Turns out that clips of that video fight were on YouTube for a couple of days, and the majority of the video clips just showed the parts where I’m hitting the guy in the legs with a baton while the other cops are pulling his arms back, so it looks like we’re beating this guy up, or I’m an “abusive fucking pig” as one user commented on the video post, but that’s not the case because you didn’t see what happened before it got to that point. This can be the case for numerous videos involving police incidents. I know what you must be saying while reading this: “He’s a police sympathizer!”, “He’s making up excuses”. Nah. I’m just being real, because video footage also comes in handy when police are actually being abusive or violating civil rights. However, in some footage of police shootings that have made for the divisive times we find ourselves in now in this America, keep in mind that there was unseen footage or unknown events that occurred before footage is captured, not in all of these cases, but for some. I’ll discuss this further in Part Four of this series. Nowadays, with more and more police departments nationwide adopting body cameras, security cameras on every corner and in every store, and just about every one has a cellphone quick to record, everything is captured on video footage today. There is no need for lookouts with 2 way radios or dudes flipping Pigeons on the roof to alert that one-time is coming through anymore. Everyone has a phone, or you can always have a snitch in your crew. Don’t sleep on C.I’s. Confidential Informants come through big time to help clinch cases for police agencies across multiple levels of law enforcement nationwide. Or, in the most ironic way possible, you have those instances when keeping it real goes wrong, as it appears to be this way with the recent arrest and federal drug trafficking indictment of Philly rap & trap star AR-AB and his OBH (Original Block Hustlaz) crew. Dude really went on DJ Vlad’s famous VladTV show and snitched on himself by explaining in detail how he inherited his drug connect when his plug was killed. For those not familiar with the slang, a plug is a drug connect; the person who you get your “work” (drugs) from. So what AR-AB did was basically tell police that he is the connect! If there is ever a facepalm moment for both the streets and law enforcement, this was it. If you think police agencies are not plugged into the world of hip hop and it’s connections to the street game, then I’m here to tell you that I ride a Unicorn to work everyday and I have Big Pun’s new mixtape. This was an alley-oop indictment for the feds. See, cops and robbers is the game of life. There are no rules. Police got smart and now peruse social media for ignorance of epic proportions, it makes for easy warrants and indictments. Just check out Worldstar, Mediatakeout, and YouTube. Dozens of videos of people being jumped, knocked out, or cops chasing or beating on someone, or some gang bragging about shooting, or robbing someone, flashing stacks of cash & jewelry. Streets and cops are watching..all the time.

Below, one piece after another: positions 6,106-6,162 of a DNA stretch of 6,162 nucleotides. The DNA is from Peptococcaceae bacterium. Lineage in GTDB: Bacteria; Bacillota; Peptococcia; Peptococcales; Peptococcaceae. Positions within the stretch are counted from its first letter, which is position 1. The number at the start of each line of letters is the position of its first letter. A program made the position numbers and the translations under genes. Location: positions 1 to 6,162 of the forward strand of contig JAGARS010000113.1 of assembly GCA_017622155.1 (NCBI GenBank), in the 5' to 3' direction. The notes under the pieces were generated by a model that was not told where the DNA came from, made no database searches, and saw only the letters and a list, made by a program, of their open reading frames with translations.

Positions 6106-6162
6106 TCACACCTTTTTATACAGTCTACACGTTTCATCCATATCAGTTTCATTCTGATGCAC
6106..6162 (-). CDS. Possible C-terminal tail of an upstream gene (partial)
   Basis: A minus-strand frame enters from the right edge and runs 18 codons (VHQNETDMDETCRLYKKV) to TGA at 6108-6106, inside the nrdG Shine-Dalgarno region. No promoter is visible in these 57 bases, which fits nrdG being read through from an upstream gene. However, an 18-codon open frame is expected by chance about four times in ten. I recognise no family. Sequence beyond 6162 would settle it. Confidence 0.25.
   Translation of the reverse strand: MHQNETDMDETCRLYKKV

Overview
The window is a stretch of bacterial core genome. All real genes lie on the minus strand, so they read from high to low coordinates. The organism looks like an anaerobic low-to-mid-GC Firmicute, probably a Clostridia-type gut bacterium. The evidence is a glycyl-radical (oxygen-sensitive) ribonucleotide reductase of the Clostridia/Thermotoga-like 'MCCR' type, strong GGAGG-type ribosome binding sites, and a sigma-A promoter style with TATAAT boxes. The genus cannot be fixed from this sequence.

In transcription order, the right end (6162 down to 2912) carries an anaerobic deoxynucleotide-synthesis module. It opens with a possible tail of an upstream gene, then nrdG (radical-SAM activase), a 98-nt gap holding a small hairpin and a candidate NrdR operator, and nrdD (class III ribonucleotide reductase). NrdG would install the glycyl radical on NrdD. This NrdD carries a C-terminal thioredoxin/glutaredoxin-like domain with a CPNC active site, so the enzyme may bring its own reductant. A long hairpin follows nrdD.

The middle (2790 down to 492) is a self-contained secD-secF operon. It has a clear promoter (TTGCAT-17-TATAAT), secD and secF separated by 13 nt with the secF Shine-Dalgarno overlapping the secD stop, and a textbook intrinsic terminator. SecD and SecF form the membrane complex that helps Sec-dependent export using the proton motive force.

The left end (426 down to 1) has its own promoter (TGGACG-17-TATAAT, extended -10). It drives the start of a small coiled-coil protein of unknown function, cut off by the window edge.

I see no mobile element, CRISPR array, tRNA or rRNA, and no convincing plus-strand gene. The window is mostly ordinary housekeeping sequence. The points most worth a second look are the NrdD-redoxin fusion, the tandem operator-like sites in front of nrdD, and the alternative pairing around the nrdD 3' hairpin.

“Still a nigga like me don’t playa-hate / I just stay awake / This real hip-hop and it don’t stop / ‘Till we get the po-po off the block / It’s bigger than Hip..Hop”
Dead Prez: “It’s Bigger Than Hip-Hop”
It has never been a worse time than now to be a cop. Who the hell wants to sign up for a profession for twenty plus years to witness the horrors of humanity on a daily basis, and be judged, criticized, vilified and hated for the uniform you wear? You might lose friends, family might look at you funny, and your dog might not cuddle next you anymore. In this America, cops and robbers is broadcast 24-7. I used to want to play when I was younger. It was different back then in the 80’s during the Crack Era. It seemed like cops were cool and drug gangs were bad, except for Tony Montana. He was cool. Nowadays, if you lock up your local Nino Brown, You’re the bad guy. Pardon me, I gotta take a knee.
“The type to start a beef then run to the cops / When I see you in the streets, got one in the drop…..When the streets is watching / Blocks keep clocking / Waiting for you to break, make your first mistake / Can’t ignore it….streets….
Jay-Z: “Streets is Watching”
It is important for me to stress something to all of you: I am not a policing expert, nor do I claim to be one. I am simply someone who over 13 years and counting, has worked in several levels of law enforcement including police, corrections, and private security / bodyguard work for the NYPD, Federal Bureau of Prisons, State of Florida Corrections, and security management for Universal Music Group. Over the course of my employment for these agencies, I have met and worked with a lot of people who I have had interesting experiences with. I am someone who has taken his experience growing up in urban Bronx, NY, and parlayed that mentality into a law enforcement career that hopefully still has not yet peaked. Since I began this series, I have been praised and criticized for my views on how policing and the hip-hop/street lifestyle are intertwined. To everyone out there, these are simply my experiences and opinions. The media has an agenda, therefore it is important for me to “keep it real” by providing a peek behind the blue line, but also giving a street perspective. I welcome any and all criticism, comments, opinions, advice, props…you won’t get this perspective from USA Today. Be well peeps!
******Part Three: 10-13 Officer Down coming soon….follow me for monthly articles from a cutting edge perspective on a variety of topics******